The modes grow up

The thing about the modes is that I think they are primal, social urges, much like emotions that have either not had a chance to grow up and get finessed or they have been translated into actions as behaviours that impede positive relationships and instead maintain survival in dangerous ones. I can’t make a one-to-one correlation, but there are modes that are about setting boundaries and standing up for ourselves, even acting punitively, which we do sometimes need to do (i.e.—the naughty chair). There are modes that are about expressing warmth and affection and providing support, which everyone needs in a relationship.

But because we were abused, what we learned about relationships is how to survive an abusive relationship. It wasn’t how to have a positive, supportive one, and even if we have great skills, under stress, there is that tendency to flash back to these very early, learned behaviours. The Vulnerable Child expresses and asks for warmth and affection in needy, clingy ways that are not attractive in an adult, but sometimes get a good result coming from a child. As adults, we also express and ask for warmth and affection: this is where buying the girlfriend flowers comes in or putting a cool washcloth on the forehead of your sick child.

The Teenage Part is setting boundaries and establishing her own identity, but it’s usually in a bratty way that probably worked well in 3rd grade on the playground for getting a turn on the handball court or standing up to bullies. It doesn’t work well in an adult relationship, where it cuts the heart or is simply off-putting.

The Abused Child is angry and notices when she has been wronged. She’s that function that tells me, “My rights have been violated.” It’s the precursor to assertiveness. We totally need that. But it doesn’t work so well to present a long list of complaints in a wounded tone, or to yell at people or flip them off.

The Detached Mode shuts off empathy and relationships. Well, sometimes we need that too. Sometimes it is time to distance ourselves from the intensity or the negativity of another person’s state or emotions, and it would be best to let it go.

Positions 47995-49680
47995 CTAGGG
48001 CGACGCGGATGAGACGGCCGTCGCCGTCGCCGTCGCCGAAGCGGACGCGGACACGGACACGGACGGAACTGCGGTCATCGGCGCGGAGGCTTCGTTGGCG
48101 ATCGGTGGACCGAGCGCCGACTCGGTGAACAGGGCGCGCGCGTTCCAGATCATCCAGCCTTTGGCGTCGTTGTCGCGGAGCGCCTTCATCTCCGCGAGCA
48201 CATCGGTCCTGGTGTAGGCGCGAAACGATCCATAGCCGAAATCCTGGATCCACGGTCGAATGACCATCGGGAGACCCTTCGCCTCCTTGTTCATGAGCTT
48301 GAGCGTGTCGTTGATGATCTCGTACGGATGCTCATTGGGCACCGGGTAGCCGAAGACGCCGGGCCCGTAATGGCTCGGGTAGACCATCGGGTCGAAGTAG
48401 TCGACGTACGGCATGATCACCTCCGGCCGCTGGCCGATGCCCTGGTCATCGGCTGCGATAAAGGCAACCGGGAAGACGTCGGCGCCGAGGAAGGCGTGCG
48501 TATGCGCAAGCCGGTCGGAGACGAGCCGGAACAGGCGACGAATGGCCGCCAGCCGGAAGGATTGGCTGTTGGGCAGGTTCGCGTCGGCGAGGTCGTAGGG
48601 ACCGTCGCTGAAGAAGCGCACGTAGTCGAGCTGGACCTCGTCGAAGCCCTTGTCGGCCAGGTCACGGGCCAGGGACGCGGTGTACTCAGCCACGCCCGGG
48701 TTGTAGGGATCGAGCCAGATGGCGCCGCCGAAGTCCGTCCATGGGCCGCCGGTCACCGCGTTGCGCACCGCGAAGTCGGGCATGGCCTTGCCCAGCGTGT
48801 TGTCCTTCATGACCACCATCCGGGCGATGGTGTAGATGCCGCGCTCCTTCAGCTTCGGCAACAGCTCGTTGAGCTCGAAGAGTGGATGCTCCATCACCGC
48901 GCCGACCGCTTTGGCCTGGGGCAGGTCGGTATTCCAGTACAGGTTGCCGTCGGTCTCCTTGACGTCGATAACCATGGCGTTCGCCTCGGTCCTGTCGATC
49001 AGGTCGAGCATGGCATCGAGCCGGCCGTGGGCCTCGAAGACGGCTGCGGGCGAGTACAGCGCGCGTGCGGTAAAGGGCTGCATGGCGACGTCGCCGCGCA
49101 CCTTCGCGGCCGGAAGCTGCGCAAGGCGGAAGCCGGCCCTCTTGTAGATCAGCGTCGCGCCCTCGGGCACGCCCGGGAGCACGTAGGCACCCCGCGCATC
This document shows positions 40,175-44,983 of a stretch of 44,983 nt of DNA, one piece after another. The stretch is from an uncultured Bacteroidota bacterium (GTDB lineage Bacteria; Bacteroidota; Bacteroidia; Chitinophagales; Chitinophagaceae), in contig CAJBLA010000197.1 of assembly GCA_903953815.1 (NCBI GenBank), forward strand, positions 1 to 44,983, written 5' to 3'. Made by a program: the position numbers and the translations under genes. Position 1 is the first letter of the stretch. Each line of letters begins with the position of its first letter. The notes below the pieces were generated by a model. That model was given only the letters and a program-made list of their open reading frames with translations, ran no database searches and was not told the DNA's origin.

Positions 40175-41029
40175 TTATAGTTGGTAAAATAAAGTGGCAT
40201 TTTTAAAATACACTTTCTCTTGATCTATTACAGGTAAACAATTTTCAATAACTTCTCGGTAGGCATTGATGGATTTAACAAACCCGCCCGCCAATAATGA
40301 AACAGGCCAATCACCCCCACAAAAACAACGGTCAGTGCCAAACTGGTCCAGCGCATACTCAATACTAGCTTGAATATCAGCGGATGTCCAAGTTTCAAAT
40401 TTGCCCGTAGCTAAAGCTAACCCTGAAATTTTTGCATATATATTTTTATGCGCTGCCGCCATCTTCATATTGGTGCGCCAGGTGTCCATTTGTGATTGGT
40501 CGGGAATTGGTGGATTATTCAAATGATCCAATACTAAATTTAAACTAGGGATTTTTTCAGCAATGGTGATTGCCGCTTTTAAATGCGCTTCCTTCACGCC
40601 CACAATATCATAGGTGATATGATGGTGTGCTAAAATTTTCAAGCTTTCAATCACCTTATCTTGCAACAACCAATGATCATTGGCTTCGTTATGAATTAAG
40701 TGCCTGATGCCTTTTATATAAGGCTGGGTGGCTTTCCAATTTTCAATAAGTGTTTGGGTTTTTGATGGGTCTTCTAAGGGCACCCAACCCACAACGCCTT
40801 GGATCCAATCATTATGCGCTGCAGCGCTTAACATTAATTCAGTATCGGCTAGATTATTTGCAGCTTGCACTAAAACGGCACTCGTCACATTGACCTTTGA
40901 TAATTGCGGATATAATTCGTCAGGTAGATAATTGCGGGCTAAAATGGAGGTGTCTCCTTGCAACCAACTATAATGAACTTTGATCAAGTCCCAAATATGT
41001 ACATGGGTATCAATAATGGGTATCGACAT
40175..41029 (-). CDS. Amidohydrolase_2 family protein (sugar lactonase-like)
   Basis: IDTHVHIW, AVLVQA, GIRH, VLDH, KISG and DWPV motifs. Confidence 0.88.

I am not that familiar with all the modes, but that’s kind of my stab at it. The modes are social instincts, unregulated, and deformed by having a primary, early relationship where people hurt and hurt others.

Then you also get the trauma stuff: the fear of losing the relationship, the shame of exposing oneself to others, the fear of being assaulted verbally or physically by someone you love. And you have to regulate that too. It’s a lot.

I was really aware of C’s fears of being abandoned from the very beginning, and I had an idea that she also had someone in the family who was very unpredictable and that she needed to walk on eggshells around, but I didn’t get all this other stuff. She doesn’t know how to set boundaries. She kind of does—she has successfully before—but she flashes back to trauma stuff in certain moments and comes out with, “Go now.” I am sure she gets paranoid about whether to trust me—I used to get paranoid over whether to trust her. And when that happens, she wants control. One thing I thought before she left was that I can just give her control. Maybe I’m wrong about that, because I am the adult and she is the child. But it began to seem like, “What’s the harm in that?” Just give her back control until she can get a hold on herself again. On Saturday, she said, “From today, don’t come to hostel.” She was angry. She might not have meant that. Her Vulnerable Child might lose it if I comply with that. But I kind of think I will. I had this feeling that I ought not to. There is a sense of it being punitive or vengeful to do that. But it’s what she said. And for four days running, I didn’t fully respect her boundaries. I crossed them again and again, because I was worried about her. She was sending distress signals right and left and I was worried about the Abused Child and the Vulnerable Child, and not listening to the protective functions of the Detached Mode and the Teenage Part, which were saying I am getting dysregulated. I need to regulate myself again.

My other thought is that, although she is just 14, she has a budding Healthy Adult inside who can regulate her. I have seen it. I don’t need to be her source of regulation. When she is in a mode, she can’t regulate anymore, but much of the time she can, and if she is setting a boundary, then she might still be able to find that Healthy Adult inside somewhere and get her to do its job.

The thing is that she is in hostel. No one is beating the crap out of her anymore. She might be getting whacked now and then, but she is not getting absolutely assaulted. No one is verbally tearing her apart everyday. She’s getting a lot more downtime to regulate than she ever has before. There is the Vulnerable Child who misses her own mom, but I think she’s in a much safer place.

I am starting to feel better. I am getting a handle on this.


One thought on “The modes grow up

  1. Rachel March 23, 2016 / 5:32 am

    This is so astute. You are right, she does have a budding healthy adult, whom you can influence by allowing those boundaries. You can influence her healthy adult in the same ways you can influence the vulnerable parts. Because they are all her, just different approaches. Great work.

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